Ask Jim Weber and Dan Sheridan about Brooks’ march to the top of the run specialty mountaintop and both of the entrenched Brooks executives share a chuckle. 

After all, neither Weber nor Sheridan could have imagined a $1 billion brand in 2001 when Weber was appointed CEO and Sheridan was a sales manager just a few years removed from earning a sociology degree at the University of Washington.

Back then, Brooks was fighting for its livelihood. The Seattle-based company had spit out three CEOs in the previous two years and sat on the brink of bankruptcy with an uninspiring array of inexpensive athletic family footwear Weber himself labeled “barbecue shoes.” 

The Minnesota-bred, Ivy League-educated Weber led Brooks to stability, then growth with a singular, unapologetic and enterprising focus on the performance running category – just as it remains today. 

In Brooks’ 21st century ascent, the product came first. Signature footwear franchises like the Adrenaline, Glycerin and Beast/Ariel became early hallmarks of the Brooks’ lineup and were later followed by other enticing product releases, such as the Ghost franchise and the minimalistic-oriented Pure Project.

Brooks also invested in the sport, crafting partnerships with the Rock ’n’ Roll Marathon series and the Hansons Olympic Distance Project. Run Happy, meanwhile, became the brand’s rallying cry, a quirky, lighthearted counter to running as a painful, stress-inducing activity.

With its product and purpose leading the way, Brooks became a staple at run specialty stores across the U.S. and the company tripled its domestic business from 2009-2014.

“It was execution and focus,” Weber tells Running Insight during a face-to-face meeting at The Running Event last month. “We cut profits in half and invested.”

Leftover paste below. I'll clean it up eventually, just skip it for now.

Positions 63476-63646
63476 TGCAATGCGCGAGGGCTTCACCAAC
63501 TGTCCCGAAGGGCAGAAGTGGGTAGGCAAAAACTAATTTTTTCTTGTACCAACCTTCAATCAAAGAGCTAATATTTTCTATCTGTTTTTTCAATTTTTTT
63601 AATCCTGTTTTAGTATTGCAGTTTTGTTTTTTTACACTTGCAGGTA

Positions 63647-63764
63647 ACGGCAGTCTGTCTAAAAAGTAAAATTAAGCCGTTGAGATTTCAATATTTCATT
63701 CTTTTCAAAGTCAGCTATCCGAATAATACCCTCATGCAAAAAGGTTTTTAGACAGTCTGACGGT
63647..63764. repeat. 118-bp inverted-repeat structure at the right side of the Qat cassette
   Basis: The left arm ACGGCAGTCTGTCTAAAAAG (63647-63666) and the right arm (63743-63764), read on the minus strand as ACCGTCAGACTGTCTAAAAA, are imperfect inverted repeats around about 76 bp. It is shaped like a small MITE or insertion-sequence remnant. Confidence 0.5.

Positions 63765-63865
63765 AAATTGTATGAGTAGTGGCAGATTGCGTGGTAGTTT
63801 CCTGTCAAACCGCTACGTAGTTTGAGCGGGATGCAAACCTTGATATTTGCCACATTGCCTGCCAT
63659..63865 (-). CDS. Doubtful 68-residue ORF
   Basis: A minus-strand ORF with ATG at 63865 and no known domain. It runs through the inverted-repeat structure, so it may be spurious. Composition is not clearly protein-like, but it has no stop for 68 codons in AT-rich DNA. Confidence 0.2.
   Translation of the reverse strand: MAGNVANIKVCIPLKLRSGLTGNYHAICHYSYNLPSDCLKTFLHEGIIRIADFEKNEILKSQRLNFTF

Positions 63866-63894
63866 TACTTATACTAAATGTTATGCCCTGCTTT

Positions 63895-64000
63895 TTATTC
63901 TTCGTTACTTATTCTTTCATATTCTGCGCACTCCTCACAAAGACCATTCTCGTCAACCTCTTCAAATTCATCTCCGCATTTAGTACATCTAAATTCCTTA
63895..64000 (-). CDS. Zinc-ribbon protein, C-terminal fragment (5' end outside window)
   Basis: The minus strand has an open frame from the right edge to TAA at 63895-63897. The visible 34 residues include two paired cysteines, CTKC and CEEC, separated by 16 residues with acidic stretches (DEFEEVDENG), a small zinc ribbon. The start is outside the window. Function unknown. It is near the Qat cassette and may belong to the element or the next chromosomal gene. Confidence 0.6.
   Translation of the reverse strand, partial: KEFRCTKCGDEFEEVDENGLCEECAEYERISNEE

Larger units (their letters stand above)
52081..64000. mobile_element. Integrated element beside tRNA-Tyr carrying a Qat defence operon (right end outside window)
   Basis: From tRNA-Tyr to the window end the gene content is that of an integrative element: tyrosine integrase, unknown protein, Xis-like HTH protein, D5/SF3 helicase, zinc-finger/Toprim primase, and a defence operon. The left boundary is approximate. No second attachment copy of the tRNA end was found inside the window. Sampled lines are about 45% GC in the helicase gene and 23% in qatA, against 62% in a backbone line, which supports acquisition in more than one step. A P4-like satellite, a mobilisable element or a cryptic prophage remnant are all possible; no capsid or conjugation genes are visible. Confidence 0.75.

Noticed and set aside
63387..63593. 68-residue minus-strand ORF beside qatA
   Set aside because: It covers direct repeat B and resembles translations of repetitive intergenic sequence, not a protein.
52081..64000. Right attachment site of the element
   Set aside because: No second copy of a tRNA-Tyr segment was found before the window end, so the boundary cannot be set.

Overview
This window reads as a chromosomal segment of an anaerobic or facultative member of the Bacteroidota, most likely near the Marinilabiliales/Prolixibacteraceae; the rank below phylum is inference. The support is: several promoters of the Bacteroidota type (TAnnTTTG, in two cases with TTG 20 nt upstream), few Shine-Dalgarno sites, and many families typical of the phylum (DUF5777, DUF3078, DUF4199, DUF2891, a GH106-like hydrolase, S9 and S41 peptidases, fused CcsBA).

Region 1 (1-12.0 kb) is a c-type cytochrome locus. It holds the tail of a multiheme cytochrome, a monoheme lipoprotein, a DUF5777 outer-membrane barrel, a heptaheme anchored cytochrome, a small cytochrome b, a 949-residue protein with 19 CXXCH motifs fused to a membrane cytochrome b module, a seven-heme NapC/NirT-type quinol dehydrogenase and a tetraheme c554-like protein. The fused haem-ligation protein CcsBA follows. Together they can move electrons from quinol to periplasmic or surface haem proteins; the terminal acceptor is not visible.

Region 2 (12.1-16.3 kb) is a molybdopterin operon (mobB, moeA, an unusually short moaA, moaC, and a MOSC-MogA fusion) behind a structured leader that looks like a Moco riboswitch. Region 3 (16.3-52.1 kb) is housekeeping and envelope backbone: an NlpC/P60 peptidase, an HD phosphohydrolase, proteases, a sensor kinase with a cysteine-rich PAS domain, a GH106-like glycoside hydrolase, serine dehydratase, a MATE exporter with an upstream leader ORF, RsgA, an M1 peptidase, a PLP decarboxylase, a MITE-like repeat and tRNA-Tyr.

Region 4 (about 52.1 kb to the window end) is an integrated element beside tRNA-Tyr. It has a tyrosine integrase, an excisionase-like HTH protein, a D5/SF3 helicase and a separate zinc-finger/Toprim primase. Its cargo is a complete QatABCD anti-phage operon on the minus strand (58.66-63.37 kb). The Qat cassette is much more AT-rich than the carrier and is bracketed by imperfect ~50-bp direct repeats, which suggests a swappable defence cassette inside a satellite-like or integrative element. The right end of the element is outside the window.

Jim Weber, CEO of Brooks

The effort – intense, intentional and concentrated – pushed Brooks to the top spot in specialty run footwear, a position it has now held for more than a decade. In fact, one out of every five adult performance running shoes sold today carries the Brooks logo, according to Circana data.

After first crossing $1 billion in global sales in 2021, Brooks continues surging and should finish 2023 with another all-time revenue high. Through the first three quarters of 2023, global revenues were up five percent over 2022’s record-setting mark. 

It’s been a journey of focus on this category for more than 20 years,” says Sheridan, who has climbed the corporate ladder at Brooks since his 1998 arrival and now serves as the company’s president and chief operating officer.

But enough about where Brooks has been. Though Weber and Sheridan relish that tale, their attention today sits with Brooks’ future and maintaining the brand’s leading spot in performance run, particularly as hungry upstarts like Hoka, On and Altra and longtime rivals such as ASICS, Nike, Saucony, New Balance and Mizuno push for a greater share of the pie with innovative product and compelling stories of their own.

On the biggest opportunities for Brooks in 2024 and beyond…